The Chicago Metropolitan Agency for Planning’s lauded GO TO 2040 regional plan prioritizes transportation investments based on performance measures, rather than through arbitrary formulas or aggressive politicking. This ensures that the hundreds of millions of federal dollars that CMAP handles are spent on projects selected on need and merit, rather than just because someone important likes the idea – which, sadly, has typically been the case in metropolitan Chicago. Yet the two major parties’ candidates for Illinois governor showed only a passing familiarity with the concept when asked about it at a recent event.
Governor Pat Quinn and Bruce Rauner demonstrated their misunderstanding of performance measures at the Metropolitan Planning Council’s annual luncheon last Thursday. This unfamiliarity was particularly surprising, since both campaigns had met with MPC to review the questions beforehand.
GO TO 2040, authored by CMAP and adopted by over 200 Chicagoland municipalities, establishes performance measures that evaluate major projects’ potential to increase transit use, reduce driving, and eliminate harmful smoke and soot. Currently, however, most of the state’s transportation funding for roads and bridges bypasses this system and is allocated by a formula: 45 percent of funds go to Chicagoland, even though this area has 65 percent of the state’s population and 70 percent of economic activity.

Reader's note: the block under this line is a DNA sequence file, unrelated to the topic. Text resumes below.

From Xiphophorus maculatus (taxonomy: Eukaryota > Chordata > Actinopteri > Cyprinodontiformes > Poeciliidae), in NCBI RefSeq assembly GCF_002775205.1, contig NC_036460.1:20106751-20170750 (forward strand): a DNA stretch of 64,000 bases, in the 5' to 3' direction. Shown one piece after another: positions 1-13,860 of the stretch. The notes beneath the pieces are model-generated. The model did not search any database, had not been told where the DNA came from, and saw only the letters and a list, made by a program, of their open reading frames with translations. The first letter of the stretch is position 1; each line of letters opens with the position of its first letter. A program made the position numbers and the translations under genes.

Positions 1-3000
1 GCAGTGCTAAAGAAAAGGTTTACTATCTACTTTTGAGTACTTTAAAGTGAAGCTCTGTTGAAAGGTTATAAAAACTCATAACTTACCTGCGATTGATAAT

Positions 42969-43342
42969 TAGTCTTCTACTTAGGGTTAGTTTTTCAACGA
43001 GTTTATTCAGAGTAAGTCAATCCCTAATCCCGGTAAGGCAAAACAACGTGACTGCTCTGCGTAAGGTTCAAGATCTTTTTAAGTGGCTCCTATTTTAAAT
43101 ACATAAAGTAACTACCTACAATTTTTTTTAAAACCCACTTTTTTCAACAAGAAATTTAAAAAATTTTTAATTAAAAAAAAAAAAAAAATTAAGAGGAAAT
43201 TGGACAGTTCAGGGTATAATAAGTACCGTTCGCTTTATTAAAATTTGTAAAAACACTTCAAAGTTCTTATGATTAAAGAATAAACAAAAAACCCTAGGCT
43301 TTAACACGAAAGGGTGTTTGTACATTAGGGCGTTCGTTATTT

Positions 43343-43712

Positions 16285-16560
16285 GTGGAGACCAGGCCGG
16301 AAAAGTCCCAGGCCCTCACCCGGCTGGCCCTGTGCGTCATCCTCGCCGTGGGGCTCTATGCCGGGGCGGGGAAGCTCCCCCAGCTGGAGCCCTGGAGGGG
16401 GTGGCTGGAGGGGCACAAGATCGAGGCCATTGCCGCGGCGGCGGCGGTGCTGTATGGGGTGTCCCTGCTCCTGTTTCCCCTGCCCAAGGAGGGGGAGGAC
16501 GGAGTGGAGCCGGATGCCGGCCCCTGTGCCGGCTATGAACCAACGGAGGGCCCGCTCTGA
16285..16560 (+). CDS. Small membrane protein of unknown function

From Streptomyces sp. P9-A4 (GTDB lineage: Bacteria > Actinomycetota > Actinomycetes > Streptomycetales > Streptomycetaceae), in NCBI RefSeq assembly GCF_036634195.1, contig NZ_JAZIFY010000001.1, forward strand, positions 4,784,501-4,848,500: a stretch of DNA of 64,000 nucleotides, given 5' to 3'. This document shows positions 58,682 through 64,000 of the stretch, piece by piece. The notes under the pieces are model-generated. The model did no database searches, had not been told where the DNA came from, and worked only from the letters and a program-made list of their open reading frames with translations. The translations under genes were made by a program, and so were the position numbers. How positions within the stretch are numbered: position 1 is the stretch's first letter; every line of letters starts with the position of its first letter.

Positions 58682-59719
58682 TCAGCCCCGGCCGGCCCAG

Moderator Craig Dellimore of WBBM asked each candidate, “To get more ‘bang for the buck,’ do you support using performance measures to select Illinois’ transportation investments – for instance, prioritizing new road or transit projects that measurably improve access to jobs, reduce air pollution and spark adjacent economic development?”
Even putting aside the candidates’ usual attempts to steer every question towards their own talking points, both candidates’ answers showed an incomplete understanding of what performance measures are.